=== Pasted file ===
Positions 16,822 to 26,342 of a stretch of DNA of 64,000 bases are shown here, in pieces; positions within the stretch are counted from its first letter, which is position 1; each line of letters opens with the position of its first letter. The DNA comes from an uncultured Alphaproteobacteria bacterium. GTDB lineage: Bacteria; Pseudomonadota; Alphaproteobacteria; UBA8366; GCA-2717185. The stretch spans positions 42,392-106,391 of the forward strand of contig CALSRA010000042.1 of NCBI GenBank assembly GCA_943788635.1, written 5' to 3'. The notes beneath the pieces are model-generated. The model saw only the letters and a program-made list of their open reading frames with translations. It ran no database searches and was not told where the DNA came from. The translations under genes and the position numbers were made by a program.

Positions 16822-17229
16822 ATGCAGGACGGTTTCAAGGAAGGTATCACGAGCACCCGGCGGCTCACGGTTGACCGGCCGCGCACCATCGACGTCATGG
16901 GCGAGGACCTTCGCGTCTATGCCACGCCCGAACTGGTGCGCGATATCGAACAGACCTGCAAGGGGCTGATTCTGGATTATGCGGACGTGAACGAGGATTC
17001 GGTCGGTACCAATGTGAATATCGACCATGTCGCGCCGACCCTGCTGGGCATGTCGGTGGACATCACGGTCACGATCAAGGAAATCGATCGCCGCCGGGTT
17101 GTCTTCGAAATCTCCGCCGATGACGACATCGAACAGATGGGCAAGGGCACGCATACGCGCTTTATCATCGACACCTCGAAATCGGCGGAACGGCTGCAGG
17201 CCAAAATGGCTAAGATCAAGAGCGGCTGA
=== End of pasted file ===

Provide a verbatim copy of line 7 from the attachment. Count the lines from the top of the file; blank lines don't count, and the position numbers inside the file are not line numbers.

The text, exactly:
17201 CCAAAATGGCTAAGATCAAGAGCGGCTGA